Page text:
My hope is to one day have a tool that 1) compiles the code and optimizes it so it's no longer brain-damaged; 2) reverse translates the resulting code; 3) gives an error with "here's what you wanted to write instead".

    That said, I prefer code we can all point and laugh at to code we can all point at and cry over. If improving your code is so simple a computer could do it, you can get better. But if improving your code is so complicated no human could do it, you can only get worse.

  6. steven says:

    The typos in the copy-pasted code are quite frequent. Andrey Karpov wrote some articles on viva64.com (syndicated on codeguru and codeproject, iirc) entitled "How to make fewer errors at the stage of code writing" extolling the virtues of static code analysis, obviously promoting their own PVS Studio in the process, which seems to catch many such errors. Unfortunately, such analysers are rather expensive for small shops and even if they weren't, I doubt the people who write such code are savvy enough to do SCA.

  7. If only people would leave micro-optimization to the compiler. I've been amazed already years ago how a loop-unroling by the compiler is very efficient, while keeping readable code. using shift operations and addition instead of multiplication when certain constants are involved. Don't try to beat the compiler, the effort invested by experts in making these things optimal is hardly to beat by writing "efficient" code.

    [This code wasn't the result of micro-optimization. It was somebody who didn't realize that you could use variables to represent constants. -Raymond]
  8. Anonymous says:

    Yep, the usual advice applies. Write it clearly. Then, if your testing (You do testing, don't you?) or production reveals a performance problem, do profiling. Then, optimize only the parts of the code the profiling reveals to be a problem.

    (And the typical response will be "BOCATOE". However, I suspect that if you actually do the profiling, most of the cases people expect to be exceptional, will actually be wasted "optimization".)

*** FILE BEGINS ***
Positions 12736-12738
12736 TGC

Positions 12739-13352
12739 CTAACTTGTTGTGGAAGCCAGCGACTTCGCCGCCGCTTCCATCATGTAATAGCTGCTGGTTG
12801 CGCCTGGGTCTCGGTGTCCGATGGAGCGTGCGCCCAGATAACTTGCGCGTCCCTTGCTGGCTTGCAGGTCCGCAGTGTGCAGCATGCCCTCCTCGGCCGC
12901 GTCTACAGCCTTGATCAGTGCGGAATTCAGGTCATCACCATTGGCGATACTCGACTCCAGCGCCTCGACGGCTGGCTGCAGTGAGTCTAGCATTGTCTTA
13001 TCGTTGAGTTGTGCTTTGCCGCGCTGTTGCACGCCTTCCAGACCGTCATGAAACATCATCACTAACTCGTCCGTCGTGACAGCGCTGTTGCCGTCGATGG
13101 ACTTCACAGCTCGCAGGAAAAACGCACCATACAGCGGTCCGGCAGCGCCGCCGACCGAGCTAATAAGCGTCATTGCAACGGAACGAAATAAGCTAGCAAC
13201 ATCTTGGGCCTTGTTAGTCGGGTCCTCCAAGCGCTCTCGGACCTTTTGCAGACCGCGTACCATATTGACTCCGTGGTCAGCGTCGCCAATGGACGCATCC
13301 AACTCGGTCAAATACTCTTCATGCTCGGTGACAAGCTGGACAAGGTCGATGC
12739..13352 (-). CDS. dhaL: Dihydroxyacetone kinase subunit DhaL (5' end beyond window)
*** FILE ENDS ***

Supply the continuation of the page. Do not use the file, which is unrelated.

9. Anonymous says:

    Sorry, that should have been "BOCTAOE".

  10. steven says:

    BTW, is the link for "Specialization is always faster" correct? If so, I don't get it…

    [Now that you mention it, I don't get it either… -Raymond]
  11. Anonymous says:

    Was the omission of peeling the pear a deliberate test?

  12. if (!basket->IsEmpty()) {

     fruit = basket->TakeFruit();

     if (HaveKnife()) {

       TakeKnife();

       if (basket == PearBasket) {fruit->Peel();}

       fruit->Slice();

       fruit->Eat();

       ReplaceKnife();

     } else {

       basket->AddFruit(fruit);

     }

    }

    Maybe it was an example of where a catchall pattern falls short, when a specific instance has atypical behaviour?

    Either that or put a stub function Peel() in the pear that does nothing but gives an identical signature to the other fruit?

  13. Also, bananas aren't fruit, they're herbs.

    I'm going to end up on the Nitpickers' Naughty Step now, aren't I :(

  14. Anonymous says:

    Knowledge is knowing that a tomato is a fruit. Wisdom is not putting one in your fruit salad.

  15. Anonymous says:

    Sadly, this customer cannot be given the response he deserves.

  16. Anonymous says:

    @Maxim and @Lockwood: Oh wow, I didn't even notice not peeling the pear. I thought the test was wondering why mangoes were being moved to the banana basket if you didn't have the knife. I think this would be a shame, because bananas are delicious and mangoes are yucky, so they shouldn't be mixed.

  17. Anonymous says:

    @Harvey: Botanically, tomato is a fruit, but culinarily, it's a vegetable.

  18. Anonymous says:

    @Lockwood: bananas are an herbaceous fruit.

  19. Anonymous says:

    Does the first example come from actual code? There's another bug there besides, which is that newPosition is not even used, and m_position[axis] is set to amount, completely ignoring the bounds checking done.

    [All examples are made-up, but are inspired by actual code. -Raymond]
  20. @Lockwood: did you mean "if (basket != PearBasket) { fruit->Peel(); }"?

  21. The pear hack can be avoided, for example by extending the interface on the Fruit object to have a ShouldBePeeled() member function.

  22. Anonymous says:

    Clearly this is a case for pear programming!

  23. MikeBMcL says:

    @Steven Don

    All versions of VS11 (including Express) will have SCA. The Express SKUs will only have a subset consisting of the most critical warnings and all others will have all the rules. For more see blogs.msdn.com/…/what-s-new-in-code-analysis-for-visual-studio-11.aspx . Here's hoping people will use it (and thus make the world of computing that much better)!

  24. Anonymous says:

    This is just a special case of the "can't be bothered to factor" anti-pattern which I have seen afflict even otherwise sensible developers. It's a darn shame.

  25. Anonymous says:

    @Adam Rosenfield: That makes no sense at all, since you use tomato the same way you use fruit in the kitchen. You eat it raw whole, like apples, or chopped in sauce like apples in curry, purified and boiled like pumpkin or as a juice like apple or citrus fruit, or as a desert.